Ever worked on a large RSA problem? Here's one. It's a map to a priceless treasure. Really, I'm serious. Are you familiar with the RSA algorithm? Here are the two defining equations:

where C represents the ciphertext, P the plaintext, e and d the encryption and decryption exponents and n=pq the famous product of two primes. Well . . . here they are:

p = 67884660780899331266801378212733177571605492557891402279008830206100794305

724070115579183320113470899991239995017050831404466512248702094416187569628422

476957060834133015534669884673117608338759578775786955583153609078080317617492

041806334748209312135561009971331291

q = 65461813941200756890315580538544875968074002380447666538181878811706061599

199367765151734651031787699688330461650305673195742584479935137160110717763356

529697993251722360679278934892400601660485306787941403739827195667604072622572

609491247145476756847079434969988081

e = 44437204767003001868097045149648140876362324619394009079299043878517911969

228029732730441048069596707002372038585932832511086692388041228106144451067355

258749630096039425691840629982443130557557725704663899500194320195625005077447

381783105928165291218563682919444284530493075120031858191903986090555039105326

270661230450906287706993321646575220562750603137420024681537964020165547893902

163506054454854159497996062198113701277367291951155008551328931235354903142754

60024358644614729448187815663062174156210748429317814010864962218803

d = 24099484129657996682015695949166121225745723939763117626974031741517408918

225337787473322246843618324248340637237139890065304545599889836388365066647027

506621330916876452324799318829262123443837387546142646727332270289707290786110

033448166593418827753824680406632063622991565188554831392078940583055077596534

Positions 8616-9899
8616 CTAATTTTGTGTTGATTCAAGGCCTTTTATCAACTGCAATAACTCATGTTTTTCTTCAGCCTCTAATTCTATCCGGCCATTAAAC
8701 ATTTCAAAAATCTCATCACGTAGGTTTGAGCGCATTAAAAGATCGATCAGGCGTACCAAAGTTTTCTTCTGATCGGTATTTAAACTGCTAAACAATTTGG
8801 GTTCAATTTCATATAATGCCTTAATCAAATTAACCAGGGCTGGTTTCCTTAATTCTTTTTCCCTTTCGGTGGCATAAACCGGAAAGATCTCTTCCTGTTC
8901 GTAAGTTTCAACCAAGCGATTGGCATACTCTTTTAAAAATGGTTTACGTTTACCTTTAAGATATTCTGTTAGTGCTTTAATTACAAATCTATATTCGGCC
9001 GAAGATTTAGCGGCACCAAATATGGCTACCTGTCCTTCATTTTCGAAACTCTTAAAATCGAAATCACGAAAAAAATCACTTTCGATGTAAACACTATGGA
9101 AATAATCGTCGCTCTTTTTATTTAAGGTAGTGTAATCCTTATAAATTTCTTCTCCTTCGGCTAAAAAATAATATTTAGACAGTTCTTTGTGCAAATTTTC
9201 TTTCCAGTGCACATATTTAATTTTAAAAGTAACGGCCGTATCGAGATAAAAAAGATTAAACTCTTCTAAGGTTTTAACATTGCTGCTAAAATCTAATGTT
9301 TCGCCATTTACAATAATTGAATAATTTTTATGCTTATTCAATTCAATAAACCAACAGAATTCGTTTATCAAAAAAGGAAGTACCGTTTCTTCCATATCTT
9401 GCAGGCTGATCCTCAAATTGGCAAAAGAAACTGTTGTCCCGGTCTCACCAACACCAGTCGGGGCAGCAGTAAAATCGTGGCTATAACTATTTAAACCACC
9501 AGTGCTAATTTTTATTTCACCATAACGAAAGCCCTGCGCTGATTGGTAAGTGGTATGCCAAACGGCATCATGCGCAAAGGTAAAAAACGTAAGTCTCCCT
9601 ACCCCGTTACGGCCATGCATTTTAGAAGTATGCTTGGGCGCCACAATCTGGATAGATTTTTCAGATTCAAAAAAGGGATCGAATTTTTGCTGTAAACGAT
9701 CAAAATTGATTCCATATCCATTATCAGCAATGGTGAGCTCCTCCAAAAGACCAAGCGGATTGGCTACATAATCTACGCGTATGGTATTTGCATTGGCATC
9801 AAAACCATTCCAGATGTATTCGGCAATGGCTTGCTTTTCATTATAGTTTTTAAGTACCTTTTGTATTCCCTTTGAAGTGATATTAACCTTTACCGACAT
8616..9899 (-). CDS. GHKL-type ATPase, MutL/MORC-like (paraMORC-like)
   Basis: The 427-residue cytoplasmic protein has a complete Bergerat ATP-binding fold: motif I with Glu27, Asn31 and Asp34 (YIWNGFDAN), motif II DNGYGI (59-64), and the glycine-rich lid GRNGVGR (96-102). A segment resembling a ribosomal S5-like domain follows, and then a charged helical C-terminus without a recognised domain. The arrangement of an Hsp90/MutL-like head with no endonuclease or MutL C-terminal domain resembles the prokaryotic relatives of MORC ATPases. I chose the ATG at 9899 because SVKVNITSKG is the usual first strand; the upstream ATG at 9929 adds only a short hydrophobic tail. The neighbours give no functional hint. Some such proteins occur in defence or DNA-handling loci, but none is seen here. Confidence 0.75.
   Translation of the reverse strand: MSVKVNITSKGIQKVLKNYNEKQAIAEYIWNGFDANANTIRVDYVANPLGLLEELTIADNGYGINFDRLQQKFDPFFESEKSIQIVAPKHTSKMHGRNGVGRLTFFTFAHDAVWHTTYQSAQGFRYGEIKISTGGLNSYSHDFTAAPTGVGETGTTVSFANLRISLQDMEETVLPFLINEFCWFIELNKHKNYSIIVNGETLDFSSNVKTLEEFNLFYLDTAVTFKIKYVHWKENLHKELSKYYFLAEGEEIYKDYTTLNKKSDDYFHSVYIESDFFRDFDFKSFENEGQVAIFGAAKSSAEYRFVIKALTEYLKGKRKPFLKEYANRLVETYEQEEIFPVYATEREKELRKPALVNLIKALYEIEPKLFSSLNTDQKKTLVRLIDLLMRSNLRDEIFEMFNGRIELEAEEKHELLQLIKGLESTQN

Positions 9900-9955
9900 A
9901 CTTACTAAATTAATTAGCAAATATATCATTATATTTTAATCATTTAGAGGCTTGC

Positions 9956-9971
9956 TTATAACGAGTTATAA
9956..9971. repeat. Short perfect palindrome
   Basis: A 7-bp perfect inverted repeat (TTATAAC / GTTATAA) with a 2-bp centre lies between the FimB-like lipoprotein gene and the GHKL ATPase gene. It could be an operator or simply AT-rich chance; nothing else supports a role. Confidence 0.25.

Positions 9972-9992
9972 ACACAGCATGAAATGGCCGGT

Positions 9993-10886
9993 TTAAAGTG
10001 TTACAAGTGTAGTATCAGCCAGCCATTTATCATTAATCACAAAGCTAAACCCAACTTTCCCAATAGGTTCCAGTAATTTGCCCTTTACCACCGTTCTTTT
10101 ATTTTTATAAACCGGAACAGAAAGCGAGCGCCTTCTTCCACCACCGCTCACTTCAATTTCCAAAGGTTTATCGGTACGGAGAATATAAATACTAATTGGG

503437543636951589263391680220230874258651936870383122909544084899566052947848

794308396857882357053687631947989375255093394970364106222595266557392360187112

8935391724091063036390921591299547462093473942277540901972180155867

And here is the encrypted (ciphertext) treasure map:

584565320456079056472406794697025571766693520913877507241662721424514015287011

603416154188536836341015926767446223936487086729380578563273429545303354882999

335872814693052640028188293170276069519193534066874924002823402299557574111508

994858974296221386784608393260544702126406796897098959631948264896983143307205

839708632666773260086979553742525654915079519938492366869933223381055342706622

425031839180665648719174085014618369417651996764817708423914215175891883694441

939466211544062220527814839790244648360067898947829169131086041

Now after deciphering, the plaintext will be in base-127 (the ASCII code). So if I had encrypted the message "zeta" and you had run it through the RSA decryption algorithm, you'd get:

251546584

which is base-127 for "zeta". That is, the ASCII code for the letters "zeta" as a number in base 127:

All you need to do then is correctly pass the ciphertest through the RSA algorithm, split out the ASCII codes, and read the message. Mathematica has all the commands to do that if you know how. Once you do that, the treasure is yours. For true! And if you think it takes a lot of work, after successfully cutting and pasting the numbers in Mathematica, it only takes 3 very,very short commands to do this.

Note: guys, I'm pretty sure everything I said above is precisely correct but it's been a while since I worked on this so any comments/corrections are certainly welcomed.

Just want to challenge those interested in RSA.

I was however able to successfully cut and past the numbers directly from SOS, into Mathematica, and retrieve the plaintext.